Learning to See

DSCF7064 It all started with my daughter Hannah’s first stage performance. She was 2, and cast for the role of a fruit-carrier in her school’s Ibong Adarna production.  Hannah performed beautifully, and at the curtain call, she danced delightedly with the rest of the cast and crew. My wife and I took in her sheer joy.

The event convinced me to take up photography in earnest. Shortly after the show, I looked for options. DSLRs had always intrigued me, but I gravitated to mirrorless cameras because of their lightness and versatility. I decided on the Fujifilm X-E1, and took to photographing my family straight away. Over the next few days, I generated some satisfying family images: DSCF8555DSCF9354Hannah But the X-E1 must have had street photography in its DNA. As soon as I learned the basics, I searched for more subjects to document. About a week after acquiring the X-E1, I wrapped its strap around my wrist and walked out the door. The results were bad.  My images exposed the fears I had of engaging new subjects and connecting with others openly.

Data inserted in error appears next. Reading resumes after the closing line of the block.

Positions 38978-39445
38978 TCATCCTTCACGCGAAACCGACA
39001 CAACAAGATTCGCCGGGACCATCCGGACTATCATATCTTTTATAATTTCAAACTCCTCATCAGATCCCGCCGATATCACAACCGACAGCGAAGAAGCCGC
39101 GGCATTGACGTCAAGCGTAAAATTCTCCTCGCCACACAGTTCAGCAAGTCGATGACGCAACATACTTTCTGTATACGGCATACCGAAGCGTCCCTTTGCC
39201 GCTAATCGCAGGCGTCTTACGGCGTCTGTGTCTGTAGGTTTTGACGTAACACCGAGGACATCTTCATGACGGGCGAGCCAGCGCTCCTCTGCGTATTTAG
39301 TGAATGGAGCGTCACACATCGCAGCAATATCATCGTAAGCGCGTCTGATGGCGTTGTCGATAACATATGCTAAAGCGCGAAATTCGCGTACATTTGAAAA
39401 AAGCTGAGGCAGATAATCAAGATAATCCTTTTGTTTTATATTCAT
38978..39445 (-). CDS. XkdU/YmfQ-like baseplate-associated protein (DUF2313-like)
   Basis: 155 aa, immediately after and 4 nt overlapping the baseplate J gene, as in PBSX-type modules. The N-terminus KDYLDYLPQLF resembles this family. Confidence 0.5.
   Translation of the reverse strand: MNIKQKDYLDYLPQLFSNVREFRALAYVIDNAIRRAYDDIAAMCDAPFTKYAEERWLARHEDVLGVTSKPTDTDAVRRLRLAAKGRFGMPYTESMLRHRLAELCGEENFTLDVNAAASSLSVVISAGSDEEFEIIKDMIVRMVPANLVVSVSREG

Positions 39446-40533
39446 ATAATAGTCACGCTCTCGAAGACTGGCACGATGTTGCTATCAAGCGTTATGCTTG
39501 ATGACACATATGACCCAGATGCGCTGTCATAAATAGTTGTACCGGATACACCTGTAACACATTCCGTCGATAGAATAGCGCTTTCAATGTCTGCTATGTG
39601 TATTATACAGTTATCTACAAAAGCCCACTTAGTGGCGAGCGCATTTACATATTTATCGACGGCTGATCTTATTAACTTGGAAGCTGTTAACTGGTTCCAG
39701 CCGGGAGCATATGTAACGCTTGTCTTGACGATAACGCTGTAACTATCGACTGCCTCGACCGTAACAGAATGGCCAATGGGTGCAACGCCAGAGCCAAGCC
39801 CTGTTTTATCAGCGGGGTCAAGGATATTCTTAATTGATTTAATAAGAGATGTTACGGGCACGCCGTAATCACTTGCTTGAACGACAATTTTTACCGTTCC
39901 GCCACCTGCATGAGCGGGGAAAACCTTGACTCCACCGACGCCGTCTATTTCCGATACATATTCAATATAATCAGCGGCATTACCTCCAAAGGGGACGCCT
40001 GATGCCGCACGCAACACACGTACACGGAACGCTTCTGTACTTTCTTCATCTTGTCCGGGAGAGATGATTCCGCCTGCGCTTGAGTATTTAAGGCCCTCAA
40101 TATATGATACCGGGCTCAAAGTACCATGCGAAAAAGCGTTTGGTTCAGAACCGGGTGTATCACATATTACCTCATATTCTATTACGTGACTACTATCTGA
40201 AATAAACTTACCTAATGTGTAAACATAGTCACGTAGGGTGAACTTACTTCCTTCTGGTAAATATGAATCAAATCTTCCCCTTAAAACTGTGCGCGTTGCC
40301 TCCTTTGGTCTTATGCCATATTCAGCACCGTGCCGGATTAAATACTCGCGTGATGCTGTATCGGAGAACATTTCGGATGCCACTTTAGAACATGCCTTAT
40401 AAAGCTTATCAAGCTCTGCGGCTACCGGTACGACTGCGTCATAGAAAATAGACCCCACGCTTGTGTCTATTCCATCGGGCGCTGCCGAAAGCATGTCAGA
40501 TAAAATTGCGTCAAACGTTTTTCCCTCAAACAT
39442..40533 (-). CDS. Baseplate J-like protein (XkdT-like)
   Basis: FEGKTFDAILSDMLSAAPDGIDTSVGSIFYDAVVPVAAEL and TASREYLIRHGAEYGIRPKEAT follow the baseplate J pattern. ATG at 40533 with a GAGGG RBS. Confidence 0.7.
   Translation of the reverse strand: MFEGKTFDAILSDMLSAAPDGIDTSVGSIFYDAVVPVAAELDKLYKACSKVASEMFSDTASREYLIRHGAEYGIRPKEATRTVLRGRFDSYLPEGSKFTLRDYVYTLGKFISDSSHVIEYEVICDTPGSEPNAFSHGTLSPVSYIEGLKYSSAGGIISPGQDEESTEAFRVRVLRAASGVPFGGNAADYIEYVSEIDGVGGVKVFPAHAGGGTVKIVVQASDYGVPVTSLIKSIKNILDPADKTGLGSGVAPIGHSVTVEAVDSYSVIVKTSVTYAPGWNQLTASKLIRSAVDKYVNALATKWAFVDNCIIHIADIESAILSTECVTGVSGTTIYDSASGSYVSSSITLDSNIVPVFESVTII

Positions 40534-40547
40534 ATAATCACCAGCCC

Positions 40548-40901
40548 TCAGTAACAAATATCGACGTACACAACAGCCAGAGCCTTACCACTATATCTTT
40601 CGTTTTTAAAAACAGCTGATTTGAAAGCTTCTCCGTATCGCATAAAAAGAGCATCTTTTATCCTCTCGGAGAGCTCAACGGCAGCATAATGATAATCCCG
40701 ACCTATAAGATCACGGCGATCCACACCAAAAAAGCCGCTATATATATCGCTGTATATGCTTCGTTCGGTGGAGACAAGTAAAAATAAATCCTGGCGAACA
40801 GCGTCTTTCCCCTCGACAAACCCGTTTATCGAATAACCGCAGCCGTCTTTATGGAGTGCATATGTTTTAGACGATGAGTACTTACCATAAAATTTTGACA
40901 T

DSCF0308 DSCF0324 DSCF0156 I tried editing some of the pictures to highlight some accidentally interesting content, but there was no editing the fact that I was shrinking back instead of reaching out: 9b4d-df46-fedb-ba3b Strangely, the very next day, I found myself walking out the door again.  I wrapped the camera strap around my wrist and resolved to use my camera properly, to engage subjects instead of hiding in plain sight, and to learn how to see. FullSizeRender (1)


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